[W]hile both are terrific eaten as is when ripe, they have very different culinary uses. Hachiyas are luscious in baked goods, with their sweet, jelly-like pulp. Fuyus have an apple-like crunch and are great in salads or atop desserts.
Not to get all Paula Deen on you, but we're a little proud of a persimmon-y amuse-bouche we devised early Thanksgiving morning. As we gulped down the first of the day's many cold beers, we crisped small, uneven slices of country ham in a skillet, blanched some kale torn up into squares, and then used a mandoline to sheer off very thin circles of Fuyu perismmon, which we subsequently cut into quarters. We made short stacks, alternating kale squares with persimmon triangles, ham pieces book-ending each, so the little parcels could be easily picked up and popped into gaping mouths. We added black pepper and restrained droplets of a stellar balsamic. They were quite fine with champagne and watermelon radishes with coarse sea salt.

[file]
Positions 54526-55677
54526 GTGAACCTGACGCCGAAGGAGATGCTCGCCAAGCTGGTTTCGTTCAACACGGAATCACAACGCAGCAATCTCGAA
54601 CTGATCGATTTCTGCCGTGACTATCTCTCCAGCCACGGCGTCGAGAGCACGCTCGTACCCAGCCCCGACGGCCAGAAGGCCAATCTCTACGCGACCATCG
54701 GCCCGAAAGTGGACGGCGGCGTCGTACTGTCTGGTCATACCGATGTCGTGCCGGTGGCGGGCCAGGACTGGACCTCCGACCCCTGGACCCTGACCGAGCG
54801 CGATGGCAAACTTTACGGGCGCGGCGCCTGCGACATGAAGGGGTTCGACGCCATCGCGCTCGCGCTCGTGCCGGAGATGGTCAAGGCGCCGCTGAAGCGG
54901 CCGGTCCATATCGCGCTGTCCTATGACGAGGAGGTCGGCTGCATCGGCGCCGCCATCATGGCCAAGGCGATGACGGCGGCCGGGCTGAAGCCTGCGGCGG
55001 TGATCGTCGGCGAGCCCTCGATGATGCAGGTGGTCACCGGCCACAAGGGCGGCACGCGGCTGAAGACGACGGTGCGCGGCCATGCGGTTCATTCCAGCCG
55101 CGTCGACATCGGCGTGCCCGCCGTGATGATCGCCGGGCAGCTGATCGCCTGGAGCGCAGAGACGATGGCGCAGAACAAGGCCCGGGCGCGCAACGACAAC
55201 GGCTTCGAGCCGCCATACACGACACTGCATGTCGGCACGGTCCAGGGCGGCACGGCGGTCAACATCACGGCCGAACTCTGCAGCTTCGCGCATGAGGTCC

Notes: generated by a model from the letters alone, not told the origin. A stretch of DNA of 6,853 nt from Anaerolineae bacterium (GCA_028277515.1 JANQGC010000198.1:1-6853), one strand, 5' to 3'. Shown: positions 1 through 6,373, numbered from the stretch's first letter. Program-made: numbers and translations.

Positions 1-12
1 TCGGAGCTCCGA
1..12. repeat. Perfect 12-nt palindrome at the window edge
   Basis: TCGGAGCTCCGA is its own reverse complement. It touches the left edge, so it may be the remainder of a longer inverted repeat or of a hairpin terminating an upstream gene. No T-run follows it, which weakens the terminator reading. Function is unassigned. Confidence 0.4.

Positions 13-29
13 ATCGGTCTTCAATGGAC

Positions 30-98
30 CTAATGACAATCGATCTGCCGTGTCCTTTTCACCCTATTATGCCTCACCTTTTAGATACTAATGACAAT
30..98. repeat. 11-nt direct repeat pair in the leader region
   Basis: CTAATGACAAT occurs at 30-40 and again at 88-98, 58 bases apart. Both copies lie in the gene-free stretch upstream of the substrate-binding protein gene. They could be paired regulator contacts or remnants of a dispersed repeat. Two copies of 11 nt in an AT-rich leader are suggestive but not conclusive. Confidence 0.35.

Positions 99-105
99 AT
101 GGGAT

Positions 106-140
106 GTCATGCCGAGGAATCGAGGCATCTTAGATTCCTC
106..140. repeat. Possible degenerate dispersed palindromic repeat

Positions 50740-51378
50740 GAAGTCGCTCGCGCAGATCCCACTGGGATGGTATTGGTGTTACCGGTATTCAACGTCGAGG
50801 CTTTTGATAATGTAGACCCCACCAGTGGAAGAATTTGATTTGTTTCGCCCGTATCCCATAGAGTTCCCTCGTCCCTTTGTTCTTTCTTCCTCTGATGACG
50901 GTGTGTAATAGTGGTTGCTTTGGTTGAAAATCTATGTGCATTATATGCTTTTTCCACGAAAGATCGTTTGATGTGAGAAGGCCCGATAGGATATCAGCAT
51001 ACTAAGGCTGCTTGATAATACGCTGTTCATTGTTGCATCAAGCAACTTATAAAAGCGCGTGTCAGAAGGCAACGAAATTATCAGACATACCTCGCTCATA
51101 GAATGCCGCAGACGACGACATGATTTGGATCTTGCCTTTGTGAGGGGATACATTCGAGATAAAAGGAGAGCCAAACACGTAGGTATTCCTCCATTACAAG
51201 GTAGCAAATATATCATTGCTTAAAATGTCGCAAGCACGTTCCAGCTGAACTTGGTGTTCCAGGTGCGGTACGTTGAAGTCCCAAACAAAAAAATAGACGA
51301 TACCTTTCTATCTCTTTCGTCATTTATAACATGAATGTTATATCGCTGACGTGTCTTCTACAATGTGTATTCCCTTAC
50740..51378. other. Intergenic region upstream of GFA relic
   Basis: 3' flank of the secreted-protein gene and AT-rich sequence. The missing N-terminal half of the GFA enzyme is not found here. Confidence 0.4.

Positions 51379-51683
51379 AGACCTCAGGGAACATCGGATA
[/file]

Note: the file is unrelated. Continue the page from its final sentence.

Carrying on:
Persimmons are winners -- and not just because of the name's strong resemblance to that of certain blogger. They might even be good fried, we think.